East Liverpool CIC Paves Way for Two New Businesses
EAST LIVERPOOL, Ohio — The city’s Community Improvement Corp. paved the way this week for startup of two new businesses in the Little Building downtown, approving a $40,000 loan to assist with start-up costs.
The CIC’s property committee had met last week to consider the loan request by Shaun DaVill, who proposed starting a coffee shop and an ice cream shop in storefronts that once housed Curtis Cigar and TV Facts. DaVill owns similar operations in Salem and Canfield, where liquid nitrogen is used to freeze the ice cream and shakes in an unusual process and is also infused in the coffee, which has proven popular with customers.
The loan request was recommended and forwarded to the full board, which met this week and voted unanimously in favor of granting DaVill the $40,000 over five years at 3 percent interest.
Bill Cowan, CIC executive director, told the board DaVill has provided him a list of items to be used as collateral which he said are “well over” the value of the loan.
DaVill intends to use the loan to purchase equipment for the two shops as well as signage and plumbing. He advised the property committee last week that about six will be employed at Quench by DaVill, the coffee shop, and The Loft, the ice cream shop. His company also employs people with special needs as well as raises funds and awareness for various charities, he noted.
DaVill said he hopes to have the two shops open for business by Halloween.
While no action was taken during the full board meeting on a $90,000 loan request from Rotating Equipment Services owner Christopher Morey, President Patrick Scafide indicated he and Morey have been finalizing some financial paperwork so the request can be brought back before the board in the near future.
The committee had not recommended the loan to the board, with members indicating they needed more information.
Member Ray Perorazio, also a 1st Ward city councilman, urged Scafide to expedite the RES loan request, saying Morey is “a very solid citizen,” saying.
“We need those kinds of people in town. I don’t want to lose (his business),” Perorazio said.
Also with economic development in mind, the board voted unanimously to accept the transfer of the former East Junior High School on Maryland Avenue to CIC ownership. The plan for the now-vacant school building is for Tetra Tech to use Brownfield funding to demolish it after environmental testing for asbestos and other contaminants.
Scafide said Tetra Tech was initially planning to just test for asbestos inside the structure until it learned the Heritage Thermal Services hazardous waste incinerator is located nearby, prompting additional testing. The Ohio Environmental Protection Agency has approved the plan, which is now in the hands of the federal EPA, according to Scafide.
Once the building is demolished, the CIC will offer the six-acre parcel for development.
Another step toward marketing a landmark building in the downtown was also taken by the board when it approved a $5,650 contract with Veterans Energy Group, owned by Kevin Kerr, to clean out the historic Thompson Building on Devon’s Diamond. The building was transferred to the CIC through the Land Bank program some time ago and is earmarked for development but first needs decades of left-behind debris cleaned out.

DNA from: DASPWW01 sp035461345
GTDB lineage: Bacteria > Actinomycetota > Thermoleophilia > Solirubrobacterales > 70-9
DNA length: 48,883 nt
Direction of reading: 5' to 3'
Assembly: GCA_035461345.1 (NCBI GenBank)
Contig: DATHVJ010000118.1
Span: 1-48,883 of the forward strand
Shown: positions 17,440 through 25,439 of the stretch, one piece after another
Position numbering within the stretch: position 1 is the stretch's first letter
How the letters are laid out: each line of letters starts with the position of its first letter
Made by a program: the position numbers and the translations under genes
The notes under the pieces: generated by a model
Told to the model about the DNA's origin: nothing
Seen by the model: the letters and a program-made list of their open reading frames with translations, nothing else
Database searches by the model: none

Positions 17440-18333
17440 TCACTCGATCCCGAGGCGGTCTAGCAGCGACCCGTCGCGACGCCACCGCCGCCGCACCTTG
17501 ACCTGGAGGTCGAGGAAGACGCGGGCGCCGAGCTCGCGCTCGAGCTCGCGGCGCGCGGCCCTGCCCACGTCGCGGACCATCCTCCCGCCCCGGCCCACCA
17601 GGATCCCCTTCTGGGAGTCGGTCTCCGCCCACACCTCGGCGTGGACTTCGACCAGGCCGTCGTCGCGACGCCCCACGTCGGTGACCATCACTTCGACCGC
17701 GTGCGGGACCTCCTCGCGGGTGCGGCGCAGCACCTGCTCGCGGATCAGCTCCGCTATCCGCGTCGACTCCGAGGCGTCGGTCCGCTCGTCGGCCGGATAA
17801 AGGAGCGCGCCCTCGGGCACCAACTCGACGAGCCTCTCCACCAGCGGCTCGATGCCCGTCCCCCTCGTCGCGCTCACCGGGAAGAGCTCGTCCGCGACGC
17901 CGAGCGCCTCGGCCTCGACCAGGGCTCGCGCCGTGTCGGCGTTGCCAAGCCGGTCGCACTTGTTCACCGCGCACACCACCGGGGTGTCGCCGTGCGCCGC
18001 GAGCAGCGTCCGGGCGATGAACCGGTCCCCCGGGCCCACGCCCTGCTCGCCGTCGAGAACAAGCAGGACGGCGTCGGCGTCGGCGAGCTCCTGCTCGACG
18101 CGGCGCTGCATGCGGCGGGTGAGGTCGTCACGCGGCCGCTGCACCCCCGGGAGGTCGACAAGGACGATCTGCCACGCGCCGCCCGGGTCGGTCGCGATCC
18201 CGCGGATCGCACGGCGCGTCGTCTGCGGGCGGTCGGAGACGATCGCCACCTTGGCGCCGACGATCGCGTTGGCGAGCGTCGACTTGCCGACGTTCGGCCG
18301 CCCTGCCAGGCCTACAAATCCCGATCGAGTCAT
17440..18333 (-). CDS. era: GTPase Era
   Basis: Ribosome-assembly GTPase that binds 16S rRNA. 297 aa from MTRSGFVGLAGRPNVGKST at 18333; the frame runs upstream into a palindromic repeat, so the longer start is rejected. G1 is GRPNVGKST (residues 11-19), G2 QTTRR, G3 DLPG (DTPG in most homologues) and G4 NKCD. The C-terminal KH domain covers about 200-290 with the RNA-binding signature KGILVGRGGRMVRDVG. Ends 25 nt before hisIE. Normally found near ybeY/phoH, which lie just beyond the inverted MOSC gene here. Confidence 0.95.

Part of the contract will be spent building a new staircase to reach the third floor due to the deteriorated condition of the existing stairs. That will allow Kerr’s company to clear the third floor, which had not originally been in the plan, he said. Kerr expects the work to take a couple of weeks.
Board member and architect Scott Shepherd “highly encouraged” the cleanup work, after which a plan can be put together for developing the building, which he called “rough but workable.”
A memorandum of understanding was approved between the CIC and county Land Bank Committee in the continuing quest to remove the blight of abandoned, dilapidated homes in the city. With the MOU in place, the Land Bank will tackle the administrative work involved with handling these types of properties, Mayor Greg Bricker told the board, saying the city had been trying to re-invent the wheel when there was no need since the Land Bank already has a plan in place.
“We can work hand-in-hand with them. They’re more than willing to team up with us,” Bricker said.
The city appears to have more houses ripe for this type of program than other communities in the county, according to Bricker, who said a list of 200 potential homes was forwarded that day to the Land Bank.
About 160 houses have already been demolished in the city through the Land Bank program. And while demolition is a large part of the program, Bricker said the true goal is to rehab houses and “get people back in here.”
To that end, the board voted to sell one of the properties it had previously acquired as a potential demo to Kerr for $1,200. He plans to renovate the house on Chester Avenue and give it to one of his employees as an owner-occupied home.
Another property on Ceramic Street will be sold to Rick Feezle for $792.30, the amount the CIC has invested in the property. Feezle plans to level the property and use it for parking for a home he owns across the street.
Also approved was a $50,000 contribution to the city as matching funds for demolition of such properties. “If we can get rid of the blight, it will help the city in numerous ways,” Bricker said.
He said there is a “big pot of money at the state level we can apply for,” as long as matching funds are available.
Pictured at top: Work has begun on renovating the Little Building in East Liverpool, including the former Curtis Cigar shop, which will be transformed into one of two new shops by businessman Shaun DaVill.
Copyright 2022 The Business Journal, Youngstown, Ohio.